Organization of the somatic sensory thalamocortical projections. A. The ventral posterior nucleus has a somatotopic organization: Neurons receiving input from the leg and arm are located in the lateral division of the nucleus (ventral posterior lateral nucleus, VPL; darker shading), whereas neurons receiving input from the face are located in the medial division (ventral posterior medial nucleus, VPM; lighter shading). Axons from the ventral posterior nucleus ascend to the primary somatic sensory cortex in the internal capsule. B. A schematic slice through the postcentral gyrus, showing the somatotopic organization of the primary somatic sensory cortex. The territory receiving input from the ventral posterior lateral nucleus is shaded darker then the territory receiving input from the ventral posterior medial nucleus.
Myelin-stained transverse sections through the ventral posterior nucleus (A) and corresponding MRI (B). The boxed region over the MRI corresponds to the myelin-stained section in part A. The shape of the thalamus and brain stem can be discerned, but not the component nuclei. The inset shows the approximate planes of section.
The Primary Somatic Sensory Cortex Has a Somatotopic Organization
Mechanoreceptive sensory information is processed primarily by three cortical areas: (1) the primary somatic sensory cortex, (2) the secondary somatic sensory cortex, and (3) the posterior parietal cortex. (The motor cortical areas also receive mechanoreceptive information, but this information is important in controlling movements.) Located in the postcentral gyrus of the parietal lobe (Figure 4–10), the primary somatic sensory cortex is the principal region of the parietal lobe to which the ventral posterior nucleus projects. Axons from this nucleus travel to the cerebral cortex through the posterior limb of the internal capsule (Figures 4–9A and 4–10; see also Figure 2–14). The primary somatic sensory cortex receives somatotopically organized inputs from the ventral posterior lateral and medial nuclei (Figure 4–9B). This thalamocortical projection forms the basis of a body map on the postcentral gyrus, the sensory homunculus, originally described in the human by the Canadian neurosurgeon Wilder Penfield. Local circuit connections, both excitatory and inhibitory, use this information to construct the representations of the various body parts on the sensory map. Remarkably, the representations of different body parts do not have the same proportions as the body itself (Figure 4–9B). Rather, the portions of the body used in common discriminative tactile tasks, such as the fingers, have a disproportionately greater representation on the map than areas that are not as important for touch, such as the elbow. It was once thought that these differences were fixed, established genetically to determine the discriminative capacity of different body parts. We now know that the body map of the brain is not static but is also dynamically controlled by the pattern of use of different body parts in touch exploration.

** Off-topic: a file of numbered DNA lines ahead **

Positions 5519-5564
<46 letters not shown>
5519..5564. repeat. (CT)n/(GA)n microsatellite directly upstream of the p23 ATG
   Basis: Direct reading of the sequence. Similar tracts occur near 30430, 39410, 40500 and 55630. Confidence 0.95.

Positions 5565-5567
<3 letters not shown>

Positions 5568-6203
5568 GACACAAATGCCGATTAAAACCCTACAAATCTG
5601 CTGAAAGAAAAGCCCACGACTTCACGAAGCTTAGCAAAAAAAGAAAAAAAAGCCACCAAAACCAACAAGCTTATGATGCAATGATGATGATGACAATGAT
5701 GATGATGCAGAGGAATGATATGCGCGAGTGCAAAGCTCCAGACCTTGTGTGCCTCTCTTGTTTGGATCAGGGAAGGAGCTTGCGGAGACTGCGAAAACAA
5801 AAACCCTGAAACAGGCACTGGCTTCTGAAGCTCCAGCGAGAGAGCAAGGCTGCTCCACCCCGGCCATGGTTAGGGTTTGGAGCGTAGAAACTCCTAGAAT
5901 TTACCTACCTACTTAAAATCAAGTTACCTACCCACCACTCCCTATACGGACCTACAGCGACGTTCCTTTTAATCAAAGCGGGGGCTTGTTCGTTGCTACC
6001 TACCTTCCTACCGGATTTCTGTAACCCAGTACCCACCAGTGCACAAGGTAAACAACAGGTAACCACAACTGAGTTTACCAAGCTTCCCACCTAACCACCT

The Primary Somatic Sensory Cortex Has a Columnar Organization
The cerebral cortex is a laminated structure; most regions have at least six cell layers (Figure 4–11). The thalamus projects primarily to layer IV (and the adjoining portion of layer III), and this incoming information is distributed to neurons in more superficial and deeper layers. Most of the excitatory connections within a local area of cortex remain somewhat confined to a vertical slice of cortex, termed a cortical column (Figure 4–11). The cortical column constitutes a functional unit. Neurons within a column in the primary somatic sensory cortex, spanning all cortical layers, receive input from the same peripheral location on the body and from the same class, or classes, of mechanoreceptor. Other cortical regions have a columnar organization. For example, in the primary auditory cortex, neurons within a column are sensitive to the same frequency of sound, and in the motor cortex, neurons in a column participate in controlling movement of the same joint, or sets of joints.